Have you ever been riding in a car or cab and felt like you hit all the red lights—while observing unnecessary backups, clogged intersections, and traffic congestion all around you? Kanchana Nanduri SM ’13 has spent much of her career studying transportation, and not just in terms of traffic congestion, but also in how it relates to the environment. With the rapid growth of online shopping, Nanduri is using this expertise to improve efficiency and move the needle on sustainability at an e-commerce giant.
After applying to MIT on a whim, Nanduri, who grew up in Bangalore, was surprised not just to be accepted, but to be offered a fellowship. “Going to grad school in America was the dream for every engineering student in India, but I knew it was really expensive and my parents couldn’t really afford the tuition. I applied to see if it would go anywhere, but then when I got the MIT [Energy Initiative] fellowship, that changed the game because it was suddenly within reach.”
The source of the fellowship helped define the energy-related focus of her work, says Nanduri, who collaborated with civil and environmental engineering associate professor Carolina Osorio on optimizing traffic signals to cut down emissions (one of the major side effects of traffic congestion is pollution). Nanduri’s first job after completing her master’s degree was at a transportation consulting firm, where she helped design improvements to urban transportation systems. Next, Nanduri brought her transportation and sustainability expertise to Amazon, where she is navigating the world of delivery.
Amazon doesn’t release exact numbers on its delivery stats, but CEO Jeff Bezos disclosed in April 2018 that Amazon Prime exceeds 100 million members worldwide, saying, “In 2017 alone, Amazon added more Prime members than any prior year, and shipped over five billion items through the paid membership service worldwide.”
Figuring out how to coordinate shipping for all these packages is a complicated endeavor, says Nanduri, whose role drives innovation across a team that builds models for optimizing Amazon’s delivery networks. “We have researchers and software engineers who build extremely comprehensive and intelligent models that make the whole delivery process more and more efficient, even as the number of shipments keeps going up every month, every year.”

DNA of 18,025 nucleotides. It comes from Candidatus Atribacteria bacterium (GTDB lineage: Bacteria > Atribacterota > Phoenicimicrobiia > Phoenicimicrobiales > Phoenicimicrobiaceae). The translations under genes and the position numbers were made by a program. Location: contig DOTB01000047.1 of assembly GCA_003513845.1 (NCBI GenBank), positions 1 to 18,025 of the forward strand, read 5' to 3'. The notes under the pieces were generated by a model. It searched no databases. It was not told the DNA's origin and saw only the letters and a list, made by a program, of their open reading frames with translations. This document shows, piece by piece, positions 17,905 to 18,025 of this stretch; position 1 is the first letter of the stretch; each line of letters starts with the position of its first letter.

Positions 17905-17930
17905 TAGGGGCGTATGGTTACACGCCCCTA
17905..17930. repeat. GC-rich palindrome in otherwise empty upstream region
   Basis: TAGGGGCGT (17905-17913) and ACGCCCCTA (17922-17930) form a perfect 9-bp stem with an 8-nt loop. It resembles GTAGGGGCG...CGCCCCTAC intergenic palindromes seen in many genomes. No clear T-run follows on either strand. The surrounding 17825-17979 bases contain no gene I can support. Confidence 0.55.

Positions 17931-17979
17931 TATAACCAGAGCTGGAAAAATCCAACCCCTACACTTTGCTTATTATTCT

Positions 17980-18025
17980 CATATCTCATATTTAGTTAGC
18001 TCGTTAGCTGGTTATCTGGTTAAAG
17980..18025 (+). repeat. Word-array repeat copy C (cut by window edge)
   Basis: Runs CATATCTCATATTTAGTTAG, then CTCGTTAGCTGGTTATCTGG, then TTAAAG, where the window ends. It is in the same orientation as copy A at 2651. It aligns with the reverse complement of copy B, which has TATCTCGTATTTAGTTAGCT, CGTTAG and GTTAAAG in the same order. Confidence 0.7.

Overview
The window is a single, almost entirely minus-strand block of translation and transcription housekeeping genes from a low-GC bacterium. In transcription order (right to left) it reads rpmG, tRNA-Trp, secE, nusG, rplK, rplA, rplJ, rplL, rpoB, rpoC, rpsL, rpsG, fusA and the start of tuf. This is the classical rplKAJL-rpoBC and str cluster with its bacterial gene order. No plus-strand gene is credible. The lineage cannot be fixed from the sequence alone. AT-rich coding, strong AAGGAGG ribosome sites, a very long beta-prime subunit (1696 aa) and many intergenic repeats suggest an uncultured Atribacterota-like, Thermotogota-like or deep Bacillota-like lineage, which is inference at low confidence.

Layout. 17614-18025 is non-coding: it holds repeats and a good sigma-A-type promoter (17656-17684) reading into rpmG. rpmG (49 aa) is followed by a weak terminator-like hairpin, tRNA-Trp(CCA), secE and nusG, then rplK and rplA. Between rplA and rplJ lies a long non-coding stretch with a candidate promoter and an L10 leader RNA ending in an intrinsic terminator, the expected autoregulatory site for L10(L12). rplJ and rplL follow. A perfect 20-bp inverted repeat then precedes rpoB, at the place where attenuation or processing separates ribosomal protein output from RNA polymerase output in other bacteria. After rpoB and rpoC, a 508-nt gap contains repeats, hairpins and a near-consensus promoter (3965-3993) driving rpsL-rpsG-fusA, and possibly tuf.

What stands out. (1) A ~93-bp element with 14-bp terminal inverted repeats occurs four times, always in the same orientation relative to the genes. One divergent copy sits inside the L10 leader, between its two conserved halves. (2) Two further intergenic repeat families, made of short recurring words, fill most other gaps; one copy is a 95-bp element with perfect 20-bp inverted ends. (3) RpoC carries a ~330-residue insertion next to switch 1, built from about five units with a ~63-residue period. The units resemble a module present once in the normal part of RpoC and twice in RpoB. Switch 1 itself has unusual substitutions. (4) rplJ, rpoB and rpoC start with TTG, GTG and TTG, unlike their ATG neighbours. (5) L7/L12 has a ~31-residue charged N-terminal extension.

Amazon’s deliveries have always been carefully calculated for efficiency and minimal costs. But with an increased focus on sustainability, Nanduri and her team are tasked with finding optimal delivery solutions that take into account the increased complexity of Amazon’s growing global network. They have been involved with innovations from Amazon Lockers—helping to optimize locations—to Amazon Scout, the six-wheeled delivery robot that is being tested in Seattle neighborhoods.
The first step, she says, is to calculate the true environmental impact of e-commerce deliveries. “I think that it will soon be a reality to say that by ordering my shipment from Amazon I have actually done better than, say, if I had driven 20 miles to a store, because it is better to have one driver delivering [50 packages] than to have all of the 50 people on that route drive individually to pick up their products,” she explains. “There are a lot of tradeoffs and math involved, but as Amazon matures as a company there’s going to be more and more collection of that kind of data.”
And in the future, Nanduri hopes to share her expertise even more widely across projects at Amazon, spreading the emphasis on sustainability: “I want to become a subject matter expert and be in a position to make sound decisions which are beneficial not just to the company but to the planet.”
Photo (top): Kanchana Nanduri SM ’13 pictured hiking Mt. Katahdin in Maine, chasing the highest peak list in the Northeast before moving to Seattle.
Department of Mechanical Engineering